Mary Kate Cary, the Thomas Jefferson Street blog
As I was driving across East Texas last week, I was listening to former Ambassador Ryan Crocker's take on the Iraqi elections on NPR. He made this point:
"I do expect that these elections, as important as they are, are really a prelude to what is probably going to be a difficult and protracted period of government formation ... I think it's unlikely that any particular coalition is going to gain an absolute majority, so there will be a lot of negotiations to follow, much as we saw after the last national elections. I think what's different this time though is the quality and quantity of Iraq's security forces. And I think they will meet the challenges of maintaining order during the period of government formation."
Ambassador Crocker said that on Thursday, and was proven right over the weekend. While there was some violence yesterday, for the most part the Iraqi security forces allowed the elections to safely take place. Crocker knows what he's talking about. Not only was he our ambassador to Iraq, he was also U.S. ambassador to Pakistan, Kuwait, Syria, and Lebanon, and he speaks fluent Arabic.
Here's the most remarkable part of the weekend's voting: Despite the fact that extremists killed 39 people in an effort to intimidate voters, Reuters reported that turnout yesterday in Iraq was 62 percent--higher than in American voter turnout in 2008, which was 56 percent. That to me says the most about the Iraqi people's determination to see free and fair elections succeed. Here in the United States, we worry about rain falling on Election Day and get 56 percent. There, they wait for the grenades to stop exploding and get 62 percent. Maybe there's hope for democracy in other parts of the Middle East as well.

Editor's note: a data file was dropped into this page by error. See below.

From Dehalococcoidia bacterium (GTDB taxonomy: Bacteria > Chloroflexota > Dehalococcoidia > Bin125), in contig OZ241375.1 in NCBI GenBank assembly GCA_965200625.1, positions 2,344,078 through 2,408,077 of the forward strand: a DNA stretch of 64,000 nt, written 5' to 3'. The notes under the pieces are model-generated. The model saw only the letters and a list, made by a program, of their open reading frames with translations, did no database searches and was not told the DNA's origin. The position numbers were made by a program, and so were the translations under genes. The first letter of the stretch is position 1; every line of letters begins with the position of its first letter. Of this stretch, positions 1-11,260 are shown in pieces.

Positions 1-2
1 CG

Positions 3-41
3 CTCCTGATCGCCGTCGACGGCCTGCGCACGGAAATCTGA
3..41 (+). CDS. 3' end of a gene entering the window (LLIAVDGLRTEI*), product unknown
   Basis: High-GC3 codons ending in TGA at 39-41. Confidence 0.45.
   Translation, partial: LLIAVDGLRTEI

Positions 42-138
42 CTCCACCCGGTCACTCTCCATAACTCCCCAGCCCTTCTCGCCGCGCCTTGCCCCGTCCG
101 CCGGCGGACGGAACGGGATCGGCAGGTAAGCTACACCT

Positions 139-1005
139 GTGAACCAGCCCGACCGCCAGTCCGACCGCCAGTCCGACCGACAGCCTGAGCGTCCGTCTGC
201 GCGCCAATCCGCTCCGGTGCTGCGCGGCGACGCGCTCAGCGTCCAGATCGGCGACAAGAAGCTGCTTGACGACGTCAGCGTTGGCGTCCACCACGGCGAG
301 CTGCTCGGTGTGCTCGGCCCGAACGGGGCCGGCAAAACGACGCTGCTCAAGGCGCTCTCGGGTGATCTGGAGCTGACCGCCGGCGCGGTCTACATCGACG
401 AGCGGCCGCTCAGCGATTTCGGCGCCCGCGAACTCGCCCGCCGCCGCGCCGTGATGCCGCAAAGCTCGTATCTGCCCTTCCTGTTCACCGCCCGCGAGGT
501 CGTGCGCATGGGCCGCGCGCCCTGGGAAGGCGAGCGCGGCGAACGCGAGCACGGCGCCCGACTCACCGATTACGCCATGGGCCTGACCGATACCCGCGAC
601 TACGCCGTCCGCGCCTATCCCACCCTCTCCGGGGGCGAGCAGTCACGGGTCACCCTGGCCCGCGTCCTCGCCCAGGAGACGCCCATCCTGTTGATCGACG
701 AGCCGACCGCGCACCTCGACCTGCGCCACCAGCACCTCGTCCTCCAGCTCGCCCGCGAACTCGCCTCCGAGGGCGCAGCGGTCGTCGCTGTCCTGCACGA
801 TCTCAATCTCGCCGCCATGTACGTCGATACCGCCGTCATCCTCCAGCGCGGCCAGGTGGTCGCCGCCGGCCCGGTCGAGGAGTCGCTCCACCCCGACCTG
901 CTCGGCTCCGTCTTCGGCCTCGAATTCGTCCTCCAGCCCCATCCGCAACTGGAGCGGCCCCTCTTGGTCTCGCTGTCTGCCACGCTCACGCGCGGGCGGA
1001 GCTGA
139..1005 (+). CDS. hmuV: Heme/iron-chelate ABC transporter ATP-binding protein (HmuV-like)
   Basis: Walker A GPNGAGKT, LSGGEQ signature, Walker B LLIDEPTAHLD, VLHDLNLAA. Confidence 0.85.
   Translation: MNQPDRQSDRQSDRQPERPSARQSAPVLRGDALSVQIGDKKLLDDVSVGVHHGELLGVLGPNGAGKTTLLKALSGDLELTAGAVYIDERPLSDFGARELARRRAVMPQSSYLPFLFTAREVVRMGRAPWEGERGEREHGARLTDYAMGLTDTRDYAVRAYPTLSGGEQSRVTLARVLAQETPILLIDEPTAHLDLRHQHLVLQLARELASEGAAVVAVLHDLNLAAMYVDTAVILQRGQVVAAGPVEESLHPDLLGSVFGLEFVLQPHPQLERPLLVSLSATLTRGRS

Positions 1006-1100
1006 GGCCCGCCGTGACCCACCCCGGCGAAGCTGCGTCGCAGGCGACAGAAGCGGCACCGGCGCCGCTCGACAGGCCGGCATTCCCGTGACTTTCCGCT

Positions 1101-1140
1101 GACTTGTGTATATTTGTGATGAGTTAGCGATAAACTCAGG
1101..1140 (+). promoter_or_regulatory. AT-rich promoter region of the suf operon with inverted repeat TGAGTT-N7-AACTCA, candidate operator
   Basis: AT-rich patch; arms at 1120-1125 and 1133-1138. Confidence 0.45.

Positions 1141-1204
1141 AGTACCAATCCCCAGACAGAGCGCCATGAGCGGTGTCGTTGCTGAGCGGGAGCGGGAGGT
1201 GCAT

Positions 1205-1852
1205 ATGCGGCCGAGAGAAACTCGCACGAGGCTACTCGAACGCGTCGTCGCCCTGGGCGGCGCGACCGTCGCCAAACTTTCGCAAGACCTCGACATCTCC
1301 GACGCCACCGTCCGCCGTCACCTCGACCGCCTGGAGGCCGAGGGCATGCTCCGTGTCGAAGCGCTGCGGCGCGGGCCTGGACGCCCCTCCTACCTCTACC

So, the "rest of the story," as Paul Harvey used to say, is that I arrived safely at my destination, which was the Bush School of Public Service at Texas A&M, where Ambassador Crocker is the new dean. I had the honor of spending some time with him and the students. A vast majority of Bush School graduates--far more than grads from the Kennedy School at Harvard or the Woodrow Wilson School at Princeton--actually go into public service as a career, just as Ambassador Crocker did.
Like President Bush 41, Crocker is leading by example, showing the young students there that a life of service to others is, as 41 puts it, "a life of meaning and adventure." I had the privilege of teaching a class at the school on Friday, and I'm happy to report that good young people are following Ambassador Crocker and President Bush's example and, despite the poisonous atmosphere in Washington, are still willing to go into public service. Maybe there's hope for our country, too ...
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